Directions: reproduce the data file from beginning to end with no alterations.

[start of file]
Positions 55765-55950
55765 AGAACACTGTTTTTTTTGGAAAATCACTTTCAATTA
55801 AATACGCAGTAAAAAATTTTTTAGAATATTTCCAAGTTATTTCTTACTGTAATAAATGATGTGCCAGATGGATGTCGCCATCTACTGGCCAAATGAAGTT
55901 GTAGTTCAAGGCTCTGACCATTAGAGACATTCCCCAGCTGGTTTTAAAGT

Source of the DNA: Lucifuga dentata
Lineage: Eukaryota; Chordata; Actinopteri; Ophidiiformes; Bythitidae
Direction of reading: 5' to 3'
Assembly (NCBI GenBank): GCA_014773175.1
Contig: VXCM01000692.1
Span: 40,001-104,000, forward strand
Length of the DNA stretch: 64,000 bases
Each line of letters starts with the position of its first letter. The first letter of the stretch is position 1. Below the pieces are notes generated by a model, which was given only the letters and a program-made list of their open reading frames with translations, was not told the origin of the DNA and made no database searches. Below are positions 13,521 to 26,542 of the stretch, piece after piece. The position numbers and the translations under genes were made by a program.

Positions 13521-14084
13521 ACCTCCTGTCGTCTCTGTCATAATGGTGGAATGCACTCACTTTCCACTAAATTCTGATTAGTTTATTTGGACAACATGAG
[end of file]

Positions 55765-55950
55765 AGAACACTGTTTTTTTTGGAAAATCACTTTCAATTA
55801 AATACGCAGTAAAAAATTTTTTAGAATATTTCCAAGTTATTTCTTACTGTAATAAATGATGTGCCAGATGGATGTCGCCATCTACTGGCCAAATGAAGTT
55901 GTAGTTCAAGGCTCTGACCATTAGAGACATTCCCCAGCTGGTTTTAAAGT

Source of the DNA: Lucifuga dentata
Lineage: Eukaryota; Chordata; Actinopteri; Ophidiiformes; Bythitidae
Direction of reading: 5' to 3'
Assembly (NCBI GenBank): GCA_014773175.1
Contig: VXCM01000692.1
Span: 40,001-104,000, forward strand
Length of the DNA stretch: 64,000 bases
Each line of letters starts with the position of its first letter. The first letter of the stretch is position 1. Below the pieces are notes generated by a model, which was given only the letters and a program-made list of their open reading frames with translations, was not told the origin of the DNA and made no database searches. Below are positions 13,521 to 26,542 of the stretch, piece after piece. The position numbers and the translations under genes were made by a program.

Positions 13521-14084
13521 ACCTCCTGTCGTCTCTGTCATAATGGTGGAATGCACTCACTTTCCACTAAATTCTGATTAGTTTATTTGGACAACATGAG